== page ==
Kobe Bryant: To mourn or not to mourn

Angela Jordan, Opinions Columnist

Kobe Bryant, along with his daughter and seven other passengers, died in a helicopter accident in Calabasas, CA on Jan. 26. His death brought mourning admirers, as well as individuals who disapprove of his past into the spotlight.
In 2003, Bryant was charged with sexual assault. According to the History.com article “Kobe Bryant Accuser Goes to the Police,” the alleged victim, a 19-year old hotel employee, later dropped the charges because she did not want to participate in the trial. Later, Bryant and the alleged victim settled a civil lawsuit, where she received an unknown amount of money.

Not only did Bryant apologize to the alleged victim, but he expressed even though he believed it was consensual, the alleged victim’s testimony allowed him to recognize that, to her, it was not a consensual encounter.

As a result of that scandal, many people who have been mourning the legend’s death are often dragged down and judged by people who only perceive him as a rapist. Although it is irresponsible to neglect the situation, because Bryant’s sexual assault case is a step forward in raising awareness of consent when it comes to sexual encounters, it is vulgar and indecent to bash the dead.
Many people looked up to Bryant their whole lives and perceived him as a legend. His story helped people build their own ambition. It is important that we view this situation from an objective standpoint. We can acknowledge the poor choice he made in his early 20s, but we cannot dismiss his legacy or how others choose to remember him.

“I idolized you because of your work ethic. Because of your willingness to never take a possession off. Because you expected greatness out of everyone around you and created a standard of what a leader should be,” Alex Bazzel, a well-known basketball trainer, wrote in a letter to Bryant released on his website.

Celebrity singer, H.E.R., wrote in an Instagram post about how she watched videos of Bryant on her first day of touring because his dedication was unmatched. H.E.R. was only one of many individuals impacted by Bryant in ways beyond basketball and the NBA.

“[H]is actions gave me a blueprint to be great,” Richard Sherman, an NFL player for the 49ers, wrote. This shows that his legacy goes beyond basketball and reveals that his mentality is something we might all be trying to achieve.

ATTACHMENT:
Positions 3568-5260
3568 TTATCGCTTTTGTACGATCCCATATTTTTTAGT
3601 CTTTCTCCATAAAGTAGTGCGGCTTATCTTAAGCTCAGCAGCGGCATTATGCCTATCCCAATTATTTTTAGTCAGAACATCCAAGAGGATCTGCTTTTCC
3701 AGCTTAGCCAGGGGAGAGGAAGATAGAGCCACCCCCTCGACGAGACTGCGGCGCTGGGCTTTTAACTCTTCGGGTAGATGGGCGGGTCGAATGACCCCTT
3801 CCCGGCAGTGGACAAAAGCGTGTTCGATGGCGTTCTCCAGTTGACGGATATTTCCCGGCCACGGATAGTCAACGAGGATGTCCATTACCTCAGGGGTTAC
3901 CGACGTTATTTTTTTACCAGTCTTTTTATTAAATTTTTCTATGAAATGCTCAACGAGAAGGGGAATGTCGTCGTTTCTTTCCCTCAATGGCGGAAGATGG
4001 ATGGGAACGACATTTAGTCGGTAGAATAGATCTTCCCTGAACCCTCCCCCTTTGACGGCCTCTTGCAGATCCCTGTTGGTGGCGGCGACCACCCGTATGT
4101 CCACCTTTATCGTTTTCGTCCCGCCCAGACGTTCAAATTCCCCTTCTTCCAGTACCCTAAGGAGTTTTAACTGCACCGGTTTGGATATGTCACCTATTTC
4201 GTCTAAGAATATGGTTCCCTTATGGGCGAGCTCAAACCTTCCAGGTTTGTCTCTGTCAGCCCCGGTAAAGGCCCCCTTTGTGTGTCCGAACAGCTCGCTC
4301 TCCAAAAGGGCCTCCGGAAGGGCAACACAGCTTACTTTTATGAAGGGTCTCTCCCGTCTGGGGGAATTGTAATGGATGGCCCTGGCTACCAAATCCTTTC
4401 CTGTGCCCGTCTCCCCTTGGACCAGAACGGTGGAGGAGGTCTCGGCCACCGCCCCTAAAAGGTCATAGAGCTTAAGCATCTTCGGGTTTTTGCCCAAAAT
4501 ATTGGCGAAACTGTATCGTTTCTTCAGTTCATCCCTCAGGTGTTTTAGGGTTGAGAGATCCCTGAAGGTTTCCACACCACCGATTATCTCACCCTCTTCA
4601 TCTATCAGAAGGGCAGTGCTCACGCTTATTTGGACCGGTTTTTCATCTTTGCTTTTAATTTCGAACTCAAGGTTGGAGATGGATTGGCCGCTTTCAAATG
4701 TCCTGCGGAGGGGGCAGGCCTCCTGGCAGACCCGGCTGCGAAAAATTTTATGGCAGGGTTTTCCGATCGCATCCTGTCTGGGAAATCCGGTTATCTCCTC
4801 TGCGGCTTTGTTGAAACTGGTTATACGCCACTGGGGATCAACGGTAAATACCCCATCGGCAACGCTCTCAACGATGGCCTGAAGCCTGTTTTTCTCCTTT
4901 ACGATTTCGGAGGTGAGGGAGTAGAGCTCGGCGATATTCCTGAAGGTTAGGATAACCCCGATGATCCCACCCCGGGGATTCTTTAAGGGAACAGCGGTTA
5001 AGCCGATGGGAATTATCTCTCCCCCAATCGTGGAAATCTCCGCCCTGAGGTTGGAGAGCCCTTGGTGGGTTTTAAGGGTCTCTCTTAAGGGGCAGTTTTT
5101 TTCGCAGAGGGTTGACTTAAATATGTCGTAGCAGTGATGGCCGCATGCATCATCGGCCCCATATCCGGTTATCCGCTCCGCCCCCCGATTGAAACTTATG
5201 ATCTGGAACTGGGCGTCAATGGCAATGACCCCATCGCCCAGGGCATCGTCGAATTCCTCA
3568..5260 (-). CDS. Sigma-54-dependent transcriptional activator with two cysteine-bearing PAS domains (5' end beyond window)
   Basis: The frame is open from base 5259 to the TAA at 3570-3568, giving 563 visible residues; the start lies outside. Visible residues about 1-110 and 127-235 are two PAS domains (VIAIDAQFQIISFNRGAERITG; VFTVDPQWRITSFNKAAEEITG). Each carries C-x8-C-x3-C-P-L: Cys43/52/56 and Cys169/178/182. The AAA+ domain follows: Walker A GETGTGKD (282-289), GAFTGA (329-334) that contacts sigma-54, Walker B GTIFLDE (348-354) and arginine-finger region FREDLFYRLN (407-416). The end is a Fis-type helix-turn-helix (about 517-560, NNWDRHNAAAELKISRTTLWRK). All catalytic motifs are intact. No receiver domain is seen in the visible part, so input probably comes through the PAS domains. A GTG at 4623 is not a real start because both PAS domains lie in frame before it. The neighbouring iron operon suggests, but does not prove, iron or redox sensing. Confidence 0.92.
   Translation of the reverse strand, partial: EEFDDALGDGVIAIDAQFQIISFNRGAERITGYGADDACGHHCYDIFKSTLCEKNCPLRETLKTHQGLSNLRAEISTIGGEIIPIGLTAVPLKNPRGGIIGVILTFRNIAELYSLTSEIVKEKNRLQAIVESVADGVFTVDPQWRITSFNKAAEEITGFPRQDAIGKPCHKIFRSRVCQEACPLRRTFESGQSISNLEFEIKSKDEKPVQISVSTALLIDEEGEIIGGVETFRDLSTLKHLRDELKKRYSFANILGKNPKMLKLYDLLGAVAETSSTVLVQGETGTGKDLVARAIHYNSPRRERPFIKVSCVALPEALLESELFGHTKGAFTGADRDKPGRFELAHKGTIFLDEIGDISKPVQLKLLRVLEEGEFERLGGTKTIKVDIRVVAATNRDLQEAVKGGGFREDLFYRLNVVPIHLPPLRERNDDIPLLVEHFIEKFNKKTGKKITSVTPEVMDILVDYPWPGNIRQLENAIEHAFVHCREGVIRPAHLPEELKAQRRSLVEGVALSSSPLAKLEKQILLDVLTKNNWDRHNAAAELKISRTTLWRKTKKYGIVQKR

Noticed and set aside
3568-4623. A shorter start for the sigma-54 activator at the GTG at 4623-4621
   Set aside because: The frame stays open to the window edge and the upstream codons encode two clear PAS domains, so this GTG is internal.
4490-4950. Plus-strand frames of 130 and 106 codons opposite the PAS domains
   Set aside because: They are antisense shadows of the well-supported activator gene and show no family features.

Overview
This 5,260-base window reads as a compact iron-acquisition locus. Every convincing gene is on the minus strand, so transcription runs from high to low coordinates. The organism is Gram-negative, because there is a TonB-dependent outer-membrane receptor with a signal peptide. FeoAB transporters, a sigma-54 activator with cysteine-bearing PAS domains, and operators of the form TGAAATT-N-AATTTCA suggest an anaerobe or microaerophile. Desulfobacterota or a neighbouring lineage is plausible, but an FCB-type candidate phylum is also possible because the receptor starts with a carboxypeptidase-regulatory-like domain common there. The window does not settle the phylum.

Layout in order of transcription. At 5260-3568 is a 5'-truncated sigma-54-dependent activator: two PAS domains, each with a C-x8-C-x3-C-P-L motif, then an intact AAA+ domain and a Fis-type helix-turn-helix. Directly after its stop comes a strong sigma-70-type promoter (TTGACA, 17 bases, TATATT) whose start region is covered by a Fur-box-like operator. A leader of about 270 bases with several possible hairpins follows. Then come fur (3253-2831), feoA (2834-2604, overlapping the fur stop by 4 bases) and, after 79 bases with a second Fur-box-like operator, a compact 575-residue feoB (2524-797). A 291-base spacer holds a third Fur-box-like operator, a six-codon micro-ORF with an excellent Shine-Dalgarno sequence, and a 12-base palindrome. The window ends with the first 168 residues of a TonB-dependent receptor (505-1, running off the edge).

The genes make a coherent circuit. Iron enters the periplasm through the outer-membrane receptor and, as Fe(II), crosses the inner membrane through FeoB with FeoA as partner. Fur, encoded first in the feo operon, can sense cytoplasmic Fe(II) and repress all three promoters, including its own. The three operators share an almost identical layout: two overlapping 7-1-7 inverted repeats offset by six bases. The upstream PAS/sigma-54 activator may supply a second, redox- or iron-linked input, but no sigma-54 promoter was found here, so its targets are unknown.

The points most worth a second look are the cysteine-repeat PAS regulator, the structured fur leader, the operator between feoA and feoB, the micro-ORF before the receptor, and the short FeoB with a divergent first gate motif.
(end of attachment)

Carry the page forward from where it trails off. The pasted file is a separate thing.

Not only was Bryant a role model on the court, he was a philanthropist off the court. According to CNN, Bryant and his wife started the Kobe and Vanessa Bryant Family Foundation in order to help children and their families through funding various programs and scholarships.
Bryant had also granted more than 200 wishes for the Make-A-Wish Foundation, a foundation that grants wishes to kids diagnosed with severe illnesses. Moreover, he was a founder of the Natural Museum of African American History and Culture. According to NMAAHC, Bryant gave the museum the help they needed to keep moving forward.

People still harboring bad feelings for Bryant should also keep in mind that this tragedy cost the nation more than just Kobe. The helicopter accident cost other families their daughters, parents, and siblings. His 13-year-old daughter, Gianna, was also on board the helicopter and did not survive.
Traveling with the father and daughter were two of Gianna’s teammates, Alyssa Altobelli and Payton Chester, along with their parents, John and Keri Altobelli and Sarah Chester. Christina Mauser, an assistant girls basketball coach was also on board. Helicopter pilot Ara Zobayan was also lost in the crash. If people who do not support Bryant want to avoid him or his legacy, remembering the other victims of the crash is a start.

Some people don’t learn from their mistakes until after it’s too late, but this does not mean we should dismiss the trauma and heartbreak tragic deaths inevitably bring. Only two people know exactly what happened in the hotel room that day in 2003. One of the two has died, leaving only the alleged victim to truly understand what occurred. The case was settled between them and does not need to keep being rehashed by the media. Choosing to mourn Kobe Bryant, or not to grieve, does not determine whether an individual is a bad person.